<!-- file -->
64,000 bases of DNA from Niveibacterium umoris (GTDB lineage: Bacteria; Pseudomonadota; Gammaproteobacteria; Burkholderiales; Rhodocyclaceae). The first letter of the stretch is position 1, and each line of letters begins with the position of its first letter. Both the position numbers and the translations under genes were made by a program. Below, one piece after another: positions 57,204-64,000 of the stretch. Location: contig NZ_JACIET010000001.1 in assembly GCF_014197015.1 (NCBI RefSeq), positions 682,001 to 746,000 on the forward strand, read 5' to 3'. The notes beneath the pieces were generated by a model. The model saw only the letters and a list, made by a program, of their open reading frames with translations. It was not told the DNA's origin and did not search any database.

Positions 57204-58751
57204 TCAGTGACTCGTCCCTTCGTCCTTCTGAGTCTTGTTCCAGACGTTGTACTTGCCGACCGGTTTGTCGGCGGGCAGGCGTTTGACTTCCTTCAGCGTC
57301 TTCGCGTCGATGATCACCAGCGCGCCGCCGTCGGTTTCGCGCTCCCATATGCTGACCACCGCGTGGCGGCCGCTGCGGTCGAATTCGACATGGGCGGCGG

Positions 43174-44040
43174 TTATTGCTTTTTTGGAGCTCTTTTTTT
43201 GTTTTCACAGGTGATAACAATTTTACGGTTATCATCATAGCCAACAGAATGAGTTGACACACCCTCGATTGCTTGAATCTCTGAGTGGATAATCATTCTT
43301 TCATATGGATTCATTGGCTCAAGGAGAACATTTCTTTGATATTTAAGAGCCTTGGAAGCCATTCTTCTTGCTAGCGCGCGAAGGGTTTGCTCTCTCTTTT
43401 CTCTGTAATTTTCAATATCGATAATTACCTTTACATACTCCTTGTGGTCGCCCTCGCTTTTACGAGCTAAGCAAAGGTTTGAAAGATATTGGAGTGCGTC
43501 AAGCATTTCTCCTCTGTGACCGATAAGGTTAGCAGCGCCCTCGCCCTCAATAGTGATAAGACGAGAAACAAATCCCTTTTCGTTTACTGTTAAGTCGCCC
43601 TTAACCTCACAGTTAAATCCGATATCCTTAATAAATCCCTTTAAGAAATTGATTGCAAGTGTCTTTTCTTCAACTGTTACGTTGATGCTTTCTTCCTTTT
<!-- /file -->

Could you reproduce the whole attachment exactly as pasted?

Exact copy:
64,000 bases of DNA from Niveibacterium umoris (GTDB lineage: Bacteria; Pseudomonadota; Gammaproteobacteria; Burkholderiales; Rhodocyclaceae). The first letter of the stretch is position 1, and each line of letters begins with the position of its first letter. Both the position numbers and the translations under genes were made by a program. Below, one piece after another: positions 57,204-64,000 of the stretch. Location: contig NZ_JACIET010000001.1 in assembly GCF_014197015.1 (NCBI RefSeq), positions 682,001 to 746,000 on the forward strand, read 5' to 3'. The notes beneath the pieces were generated by a model. The model saw only the letters and a list, made by a program, of their open reading frames with translations. It was not told the DNA's origin and did not search any database.

Positions 57204-58751
57204 TCAGTGACTCGTCCCTTCGTCCTTCTGAGTCTTGTTCCAGACGTTGTACTTGCCGACCGGTTTGTCGGCGGGCAGGCGTTTGACTTCCTTCAGCGTC
57301 TTCGCGTCGATGATCACCAGCGCGCCGCCGTCGGTTTCGCGCTCCCATATGCTGACCACCGCGTGGCGGCCGCTGCGGTCGAATTCGACATGGGCGGCGG

Positions 43174-44040
43174 TTATTGCTTTTTTGGAGCTCTTTTTTT
43201 GTTTTCACAGGTGATAACAATTTTACGGTTATCATCATAGCCAACAGAATGAGTTGACACACCCTCGATTGCTTGAATCTCTGAGTGGATAATCATTCTT
43301 TCATATGGATTCATTGGCTCAAGGAGAACATTTCTTTGATATTTAAGAGCCTTGGAAGCCATTCTTCTTGCTAGCGCGCGAAGGGTTTGCTCTCTCTTTT
43401 CTCTGTAATTTTCAATATCGATAATTACCTTTACATACTCCTTGTGGTCGCCCTCGCTTTTACGAGCTAAGCAAAGGTTTGAAAGATATTGGAGTGCGTC
43501 AAGCATTTCTCCTCTGTGACCGATAAGGTTAGCAGCGCCCTCGCCCTCAATAGTGATAAGACGAGAAACAAATCCCTTTTCGTTTACTGTTAAGTCGCCC
43601 TTAACCTCACAGTTAAATCCGATATCCTTAATAAATCCCTTTAAGAAATTGATTGCAAGTGTCTTTTCTTCAACTGTTACGTTGATGCTTTCTTCCTTTT